The U.S. National Library of Medicine says Treacher Collins syndrome is a genetic disorder affecting 1 in every 50,000 people. It changes how bone and tissues of the face develop, generally affecting cheekbones, jaws, and chins in particular.
Treacher Collins syndrome results in facial abnormalities, but it does not affect a child’s intelligence. So, when it comes to getting bullied, these kids are aware of exactly what is going on.
Jono Lancaster is probably the most famous person with Treacher Collins syndrome.
During the 2015 NORD Breakthrough Summit, Jono explained, “I was born with a genetic condition that affects my facial features. I have no cheekbones, and so my eyes dip down. I love my little ears, they don’t get cold at night. But I do need hearing aids.
Thirty-six hours after he was born, Jono was given up by his biological parents because of the way he looked. At the 2015 Nord Conference, he explained:
“When I was born, [my birth parents] were in total shock. I was out of the hospital 36 hours after I was born. Social services found someone to look after me. The foster carer was a lady called Jean.”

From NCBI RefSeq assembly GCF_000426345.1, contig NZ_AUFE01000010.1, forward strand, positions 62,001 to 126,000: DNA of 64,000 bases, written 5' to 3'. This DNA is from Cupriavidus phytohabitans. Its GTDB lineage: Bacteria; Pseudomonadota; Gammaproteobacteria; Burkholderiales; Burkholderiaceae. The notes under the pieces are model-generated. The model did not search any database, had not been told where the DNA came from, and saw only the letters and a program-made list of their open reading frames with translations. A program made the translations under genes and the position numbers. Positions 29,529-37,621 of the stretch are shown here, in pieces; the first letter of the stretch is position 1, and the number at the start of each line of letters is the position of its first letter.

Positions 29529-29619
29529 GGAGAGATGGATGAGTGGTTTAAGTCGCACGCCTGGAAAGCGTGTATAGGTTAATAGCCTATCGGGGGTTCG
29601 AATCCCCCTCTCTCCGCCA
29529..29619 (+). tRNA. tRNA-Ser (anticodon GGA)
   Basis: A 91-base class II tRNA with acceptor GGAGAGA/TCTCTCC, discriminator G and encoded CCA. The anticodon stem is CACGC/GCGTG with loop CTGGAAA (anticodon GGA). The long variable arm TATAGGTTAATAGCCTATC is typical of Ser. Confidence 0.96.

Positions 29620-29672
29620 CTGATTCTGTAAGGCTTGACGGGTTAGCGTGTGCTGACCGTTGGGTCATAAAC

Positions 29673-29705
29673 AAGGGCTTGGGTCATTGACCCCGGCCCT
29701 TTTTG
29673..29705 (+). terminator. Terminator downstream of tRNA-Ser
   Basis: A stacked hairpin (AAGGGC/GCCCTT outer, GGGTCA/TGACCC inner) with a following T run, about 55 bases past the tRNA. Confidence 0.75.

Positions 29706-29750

Jean labored to reconnect Jono with his biological parents, but her letters were returned unanswered, and on May 18th, 1990, Jean adopted Jono herself.
Despite having found a loving guardian, growing up was hard for Jono. In an interview with Adelaide Now, Jono says:
“I kind of felt like I was on my own, and I felt like I was the only one out in the world that was like me. People are lucky enough to win the lottery or they become professional footballers, doctors, lawyers, but, why did I have to end up looking like this?”
Feeling alone had a profound effect on Jono, who now travels all around the world, visiting children affected by various disabilities.
Not only has Juno managed to become a source of hope and inspiration for ‘differently abled’ children around the world, he has also—shockingly, to some— managed to find love in a beautiful blonde named Laura.
They met while Jono was working in a gym, and he tells BBC (via NTD.tv), “I just feel so relaxed in her company.”
The couple has recently bought a house in Normanton, West Yorkshire, where Jono works with individuals with autism, and continues being an inspiration to people everywhere.
BBC actually made a documentary starring Jocko, called Love Me, Love My Face. It covers his story and chronicles him attempting to reconnect with his biological parents.
Be sure to watch the full, 60-minute film below!
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